The Ice Garden, by Guy Jones

The Ice Garden, by Guy Jones (Chicken House, January 2019 in the US), is the story of a lonely girl who finds her way through magic to a frozen garden, a friend, and a terrible choice.

Jess is allergic to the sun, and so her mother keeps her safely, vigilantly working to protect her daughter, which means keeping her inside almost all the time, and letting her go outside only when shrouded against all possible touch of the sun.  So Jess has no friends, and her only escape is in writing stories.  One night she rebels, and walks out of the house unprotected...and finds herself entering a night-time garden all made of ice.  It is a beautiful, magical place, and there Jess finds a friend, a strange boy named Owen.

Owen is not communicative about the garden, though he does hint that there's a dark side to it's beauty.  And Jess is so delighted both to be outside and to have a friend that the whispers of darkness are irrelevant.  In the meantime, her hospital visits become more interesting when she starts sneaking into the room of a boy in a coma to tell him stories.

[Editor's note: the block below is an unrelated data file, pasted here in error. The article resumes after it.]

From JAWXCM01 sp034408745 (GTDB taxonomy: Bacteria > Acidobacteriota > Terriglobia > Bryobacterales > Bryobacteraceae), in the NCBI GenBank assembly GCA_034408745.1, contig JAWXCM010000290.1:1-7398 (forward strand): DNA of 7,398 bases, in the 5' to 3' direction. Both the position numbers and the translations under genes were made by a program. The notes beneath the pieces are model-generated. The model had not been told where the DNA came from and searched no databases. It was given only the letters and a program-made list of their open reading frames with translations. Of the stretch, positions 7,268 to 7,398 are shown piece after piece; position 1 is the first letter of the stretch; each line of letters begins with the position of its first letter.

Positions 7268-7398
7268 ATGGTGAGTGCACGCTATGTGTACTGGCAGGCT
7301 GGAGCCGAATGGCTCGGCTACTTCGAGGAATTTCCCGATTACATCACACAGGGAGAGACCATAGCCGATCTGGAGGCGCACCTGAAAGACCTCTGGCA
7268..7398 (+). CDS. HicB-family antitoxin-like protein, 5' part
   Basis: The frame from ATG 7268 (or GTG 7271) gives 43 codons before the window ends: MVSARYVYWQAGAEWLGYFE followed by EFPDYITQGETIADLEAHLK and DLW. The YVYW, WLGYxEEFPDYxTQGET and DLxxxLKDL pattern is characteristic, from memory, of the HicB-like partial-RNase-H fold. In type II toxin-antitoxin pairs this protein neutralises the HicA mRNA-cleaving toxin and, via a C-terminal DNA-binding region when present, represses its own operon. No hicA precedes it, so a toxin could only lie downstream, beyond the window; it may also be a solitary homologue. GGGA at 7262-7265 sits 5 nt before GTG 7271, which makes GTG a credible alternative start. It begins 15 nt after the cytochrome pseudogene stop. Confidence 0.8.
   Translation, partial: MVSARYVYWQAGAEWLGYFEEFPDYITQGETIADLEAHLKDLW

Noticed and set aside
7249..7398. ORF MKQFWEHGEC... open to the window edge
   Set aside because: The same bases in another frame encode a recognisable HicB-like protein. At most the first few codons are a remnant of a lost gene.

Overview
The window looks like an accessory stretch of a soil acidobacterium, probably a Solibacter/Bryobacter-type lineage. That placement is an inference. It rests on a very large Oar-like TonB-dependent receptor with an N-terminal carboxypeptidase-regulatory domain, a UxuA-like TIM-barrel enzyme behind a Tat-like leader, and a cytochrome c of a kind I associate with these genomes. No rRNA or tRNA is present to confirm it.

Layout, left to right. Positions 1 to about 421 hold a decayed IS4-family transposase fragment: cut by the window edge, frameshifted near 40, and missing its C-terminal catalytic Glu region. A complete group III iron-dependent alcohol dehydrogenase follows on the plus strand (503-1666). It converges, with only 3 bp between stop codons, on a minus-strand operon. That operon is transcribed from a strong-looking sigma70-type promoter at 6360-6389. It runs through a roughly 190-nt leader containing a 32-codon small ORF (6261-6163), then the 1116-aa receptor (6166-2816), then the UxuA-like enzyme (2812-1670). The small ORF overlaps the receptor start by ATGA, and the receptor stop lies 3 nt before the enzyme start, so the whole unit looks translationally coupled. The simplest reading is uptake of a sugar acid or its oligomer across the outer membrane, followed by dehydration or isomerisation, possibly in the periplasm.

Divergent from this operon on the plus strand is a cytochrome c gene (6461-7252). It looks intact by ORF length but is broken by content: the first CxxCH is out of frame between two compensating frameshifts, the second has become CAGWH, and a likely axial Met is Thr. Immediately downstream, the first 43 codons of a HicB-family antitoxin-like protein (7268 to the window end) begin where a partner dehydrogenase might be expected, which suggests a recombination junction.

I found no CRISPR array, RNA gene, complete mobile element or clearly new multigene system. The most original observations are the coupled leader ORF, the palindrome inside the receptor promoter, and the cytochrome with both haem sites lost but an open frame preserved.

Then both worlds collide when Owen tests the limits of the ice-gardens magic to give Jess her heart's desire--to stand in the sun, unafraid.  And Jess is faced with undoing the result of that gift, and a terrible choice that will determine the fate not just of herself, but both boys...

One thing bothered me about the book, Jess's mother seems almost pathological in her protectiveness....it seems like she could have given her daughter more semblance of a normal life, but instead infantilizes her, calling her "little one" all the time.   So Jess has almost no agency, which is why sneaking out of the house at night is so important to her.  In the last conversation between Jess and her mother in the book, though, the mother makes Jess promise never ever to do such a thing again, and it's like she wants to trap her daughter forever (quite possibly I'm reading too much into it...but that's how I felt).

The ice-garden is a lovely, magical bit of wonder, such as will delight the young reader who loves beautifully described impossible places.   Jess's friendship with Owen also makes for good reading, and I didn't actually mind the magical healing/unhealing part of the end.  I also wasn't bothered by the complete lack of explanation for the magic; I went as far as to ask myself if I should be, but decided not to be.   Sometimes ice gardens happen.

disclaimer: review copy received from the publisher

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